Figure 1.

Amygdala and VS reactivity interact with recent stress to predict problem drinking. (A) Statistical parametric map illustrating mean bilateral threat-related amygdala reactivity (left: x=−22, y=−6, z=−18, t=19.76, p<0.000001, kE=173; right: x=28, y=−4, z=−20, t=20.16, p<0.000001, kE=199). (B) Statistical parametric map illustrating mean bilateral reward-related VS reactivity (left: x=−12, y=10, z=−10, t=6.19, p=3.07 x 10-7, kE=357; right: x=12, y=10, z=−8, t=7.31, p=1.03 x 10-9, kE=383). Activation clusters in (A) and (B) are overlaid onto canonical structural brain images in the axial plane. (C) Among participants with low VS reactivity, (1 SD below the mean), recent stress (LESS Highest Impact) was not associated with increased problem drinking (total scores on the AUDIT; square root transformed) regardless of amygdala reactivity. (D) For participants with high (1 SD above the mean) VS reactivity, recent stress predicted significant increases in problem drinking only for those who also had relatively low (1 SD below the mean) amygdala reactivity (blue line). Plotted values are adjusted for sex, age and race/ethnicity.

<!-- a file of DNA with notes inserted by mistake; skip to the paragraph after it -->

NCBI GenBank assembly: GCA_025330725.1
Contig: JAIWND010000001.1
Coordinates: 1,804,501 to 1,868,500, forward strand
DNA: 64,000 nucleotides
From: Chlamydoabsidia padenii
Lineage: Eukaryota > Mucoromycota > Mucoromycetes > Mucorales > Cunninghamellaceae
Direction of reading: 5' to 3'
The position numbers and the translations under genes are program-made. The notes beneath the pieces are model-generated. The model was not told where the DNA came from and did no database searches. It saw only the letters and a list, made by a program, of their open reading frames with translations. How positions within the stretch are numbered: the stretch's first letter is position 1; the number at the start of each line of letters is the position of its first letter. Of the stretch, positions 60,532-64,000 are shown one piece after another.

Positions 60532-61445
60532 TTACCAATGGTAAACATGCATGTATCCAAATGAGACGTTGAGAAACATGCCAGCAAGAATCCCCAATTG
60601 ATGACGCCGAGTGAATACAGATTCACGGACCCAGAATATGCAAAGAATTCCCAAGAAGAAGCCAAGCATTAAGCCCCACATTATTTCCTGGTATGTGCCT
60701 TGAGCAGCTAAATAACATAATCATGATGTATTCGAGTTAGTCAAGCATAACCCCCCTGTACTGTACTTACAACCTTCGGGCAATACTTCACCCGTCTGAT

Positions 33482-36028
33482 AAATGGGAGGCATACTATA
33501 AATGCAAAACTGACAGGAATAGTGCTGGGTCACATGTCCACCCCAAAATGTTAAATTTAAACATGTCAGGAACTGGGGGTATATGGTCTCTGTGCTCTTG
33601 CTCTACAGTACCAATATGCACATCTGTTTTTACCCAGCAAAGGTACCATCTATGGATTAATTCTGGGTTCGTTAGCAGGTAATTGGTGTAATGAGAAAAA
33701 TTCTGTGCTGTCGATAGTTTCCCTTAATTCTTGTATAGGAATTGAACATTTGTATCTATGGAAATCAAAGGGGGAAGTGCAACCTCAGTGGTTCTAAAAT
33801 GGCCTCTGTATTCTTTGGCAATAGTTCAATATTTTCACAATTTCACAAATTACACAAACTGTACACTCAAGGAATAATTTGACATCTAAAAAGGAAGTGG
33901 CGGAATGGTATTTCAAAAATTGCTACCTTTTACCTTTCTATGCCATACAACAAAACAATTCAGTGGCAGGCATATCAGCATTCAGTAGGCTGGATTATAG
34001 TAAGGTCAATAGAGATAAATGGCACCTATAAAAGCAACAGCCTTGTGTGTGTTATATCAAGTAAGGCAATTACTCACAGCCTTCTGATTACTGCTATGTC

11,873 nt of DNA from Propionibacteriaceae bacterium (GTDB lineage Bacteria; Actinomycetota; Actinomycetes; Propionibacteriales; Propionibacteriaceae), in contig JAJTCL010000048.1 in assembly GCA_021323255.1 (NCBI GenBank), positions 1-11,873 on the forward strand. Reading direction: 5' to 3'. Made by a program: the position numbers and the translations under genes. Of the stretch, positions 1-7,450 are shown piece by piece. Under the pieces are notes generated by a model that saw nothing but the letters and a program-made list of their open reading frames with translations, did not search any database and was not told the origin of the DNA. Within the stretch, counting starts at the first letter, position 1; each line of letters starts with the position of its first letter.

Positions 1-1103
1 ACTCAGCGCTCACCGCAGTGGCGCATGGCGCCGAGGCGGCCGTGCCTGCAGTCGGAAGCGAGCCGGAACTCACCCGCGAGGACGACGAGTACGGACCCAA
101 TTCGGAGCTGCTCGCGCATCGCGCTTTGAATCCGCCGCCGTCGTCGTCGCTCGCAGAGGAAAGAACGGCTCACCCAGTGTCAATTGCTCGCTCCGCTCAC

Nikolova and Hariri Biology of Mood & Anxiety Disorders 2012 2:19   doi:10.1186/2045-5380-2-19
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